If we assume most parents want their children to succeed in school and a growth mindset fosters academic success then I guess the question becomes how do we foster a growth mindset? According to Carol Dweck there are several ways to foster a growth mindset. You can teach your children how the brain works. You can praise your children for effort rather than intelligence. You can incorporate the word yet into your vocabulary. You can teach your children how to set goals. You can teach your children how to have self-control.
Today I would like to talk about effective praise. There are two kinds of praise, effective praise and ineffective praise. What makes one effective and the other ineffective? If the point of praise is to promote self-esteem, reinforce good behavior and encourage children to succeed, then I would venture to say that the way most parents praise their children is ineffective – it doesn’t achieve the intended goal. Telling a child, “Good job, Champ,” doesn’t achieve any of the afore mentioned goals – it’s ineffective.
What is effective praise? Effective praise also known as process praise, as its name suggests, highlights what the child did in order to succeed. Effective praise doesn’t label, it doesn’t judge, it simply tells a child what you saw happened and how you feel about what happened. Let’s say your child does well on his/her math test. Instead of saying, “Wow, you’re amazing!” you can simply say, “Wow I bet you really studied hard, I’m so proud of you.” And you can add, “Tell me about what you did to make this grade?”
For many parents, this type of praise is not very satisfying, it doesn’t convey the joy and enthusiasm they feel in the face of a child’s success. However, if we are honest, praise is not for the parent to feel good, it’s for the child to feel good and to continue to succeed and what the research shows is that effective praise accomplishes this goal. Children, when praised effectively, feel a sense of pride and self-efficacy – they feel good about themselves. And at the end of the day when a child feels good about themselves they will most likely be academically successful.
I think it’s fair to say that most parents want their children to succeed in school. If, in effect that is the case, then I guess the question becomes – how? How do children achieve academic success and how do their parents help them? I’m sure there are many ways…, I guess. One way I know that works is having a growth mindset. According to Standford professor Carol Dweck a growth mindset leads to academic success. Carol Dweck is considered a pioneer in the study of human motivation. She is best known for her research on mindsets. According to Dweck we have two ways to look at our abilities, intelligence and skills, with a fixed mindset or a growth mindset. From these two different mindsets come two very different ways of behaving.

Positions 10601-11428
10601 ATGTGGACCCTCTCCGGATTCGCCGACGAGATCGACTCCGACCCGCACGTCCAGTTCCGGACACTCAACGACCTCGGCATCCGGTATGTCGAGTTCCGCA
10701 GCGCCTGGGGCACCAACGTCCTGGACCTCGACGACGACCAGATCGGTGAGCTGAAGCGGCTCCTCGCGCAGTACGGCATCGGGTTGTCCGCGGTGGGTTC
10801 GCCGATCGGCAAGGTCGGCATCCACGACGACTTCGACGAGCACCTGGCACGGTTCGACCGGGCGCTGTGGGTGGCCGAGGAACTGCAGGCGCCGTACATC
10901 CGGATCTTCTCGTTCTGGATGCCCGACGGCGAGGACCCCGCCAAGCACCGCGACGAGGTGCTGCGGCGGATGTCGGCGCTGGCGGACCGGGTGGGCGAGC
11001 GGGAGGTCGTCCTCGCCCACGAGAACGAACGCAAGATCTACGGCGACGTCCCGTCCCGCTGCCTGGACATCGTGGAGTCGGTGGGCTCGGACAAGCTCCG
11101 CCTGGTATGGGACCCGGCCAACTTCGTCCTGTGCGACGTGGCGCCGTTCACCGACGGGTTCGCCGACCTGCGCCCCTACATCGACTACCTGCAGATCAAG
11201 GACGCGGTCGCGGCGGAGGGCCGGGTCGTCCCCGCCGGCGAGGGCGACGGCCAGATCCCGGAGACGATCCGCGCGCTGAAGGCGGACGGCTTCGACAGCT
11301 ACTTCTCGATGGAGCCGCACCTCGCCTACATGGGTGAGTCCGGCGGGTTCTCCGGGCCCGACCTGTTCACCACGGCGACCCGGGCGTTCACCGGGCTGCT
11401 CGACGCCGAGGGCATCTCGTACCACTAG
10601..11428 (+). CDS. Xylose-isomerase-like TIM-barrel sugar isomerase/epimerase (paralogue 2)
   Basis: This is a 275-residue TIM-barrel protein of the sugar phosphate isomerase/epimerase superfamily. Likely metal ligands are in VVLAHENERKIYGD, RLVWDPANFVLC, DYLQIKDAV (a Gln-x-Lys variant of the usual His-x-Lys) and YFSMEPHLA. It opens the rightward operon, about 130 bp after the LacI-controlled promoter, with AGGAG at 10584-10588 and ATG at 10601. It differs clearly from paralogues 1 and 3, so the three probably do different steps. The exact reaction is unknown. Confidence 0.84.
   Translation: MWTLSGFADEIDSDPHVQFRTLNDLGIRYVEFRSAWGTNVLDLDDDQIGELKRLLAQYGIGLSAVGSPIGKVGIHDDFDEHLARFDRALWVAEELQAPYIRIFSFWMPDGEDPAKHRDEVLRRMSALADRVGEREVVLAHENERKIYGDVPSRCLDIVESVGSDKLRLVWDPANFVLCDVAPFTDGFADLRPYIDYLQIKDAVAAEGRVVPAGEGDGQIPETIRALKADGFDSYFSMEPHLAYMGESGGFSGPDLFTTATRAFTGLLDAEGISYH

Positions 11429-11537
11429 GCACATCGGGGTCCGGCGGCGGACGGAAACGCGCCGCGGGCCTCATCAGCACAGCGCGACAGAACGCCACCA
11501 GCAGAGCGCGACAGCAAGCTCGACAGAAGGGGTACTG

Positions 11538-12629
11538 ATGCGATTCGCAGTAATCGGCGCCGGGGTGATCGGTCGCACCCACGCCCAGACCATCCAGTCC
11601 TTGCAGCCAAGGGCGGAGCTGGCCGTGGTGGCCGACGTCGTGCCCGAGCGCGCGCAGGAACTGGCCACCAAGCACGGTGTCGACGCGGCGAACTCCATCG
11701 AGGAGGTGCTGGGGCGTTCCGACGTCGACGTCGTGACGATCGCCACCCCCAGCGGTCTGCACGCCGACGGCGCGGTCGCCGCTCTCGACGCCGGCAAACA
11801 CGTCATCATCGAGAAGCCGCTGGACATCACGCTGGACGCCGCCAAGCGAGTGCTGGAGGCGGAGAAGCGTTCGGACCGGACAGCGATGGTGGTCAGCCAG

People with a fixed mindset believe their intelligence is fixed, it can’t grow nor change. People with a fixed mindset believe they are who they are and that’s just how it is. “I’m really not a math person.” “I’m this way and that’s just who I am.” “You’re the writer, your brother is the scientist.” Are all examples of fixed mindset thinking. I have what I have and I can’t do anything about it. What makes academics challenging in the face of a fixed mindset is the belief that you can’t do better, because you only have a certain amount of ability. As a result of this belief people with a fixed mindset tend to give up more easily, they tend not to persist.
People with a growth mindset believe that with effective effort they can grow and change and improve. People with a growth mindset believe that they can become better versions of themselves. “I didn’t do well on my math test, next time I’m going to test myself while I’m studying, I bet that will help me do better.” Is an example of growth mindset thinking. What makes a child with a growth mindset academically successful is the proactive behavior that arises as a result of the belief that they can do better. Children with a growth mindset persevere more, they are undaunted by adversity, failure and challenges. They don’t worry about seeming dumb because they know they can get smarter – they can grow their intelligence.
The beauty of the idea of a growth mindset is that it can be fostered. As parents and teachers we can help our children cultivate a growth mindset. In the coming weeks I will be writing about what the research shows fosters a growth mindset.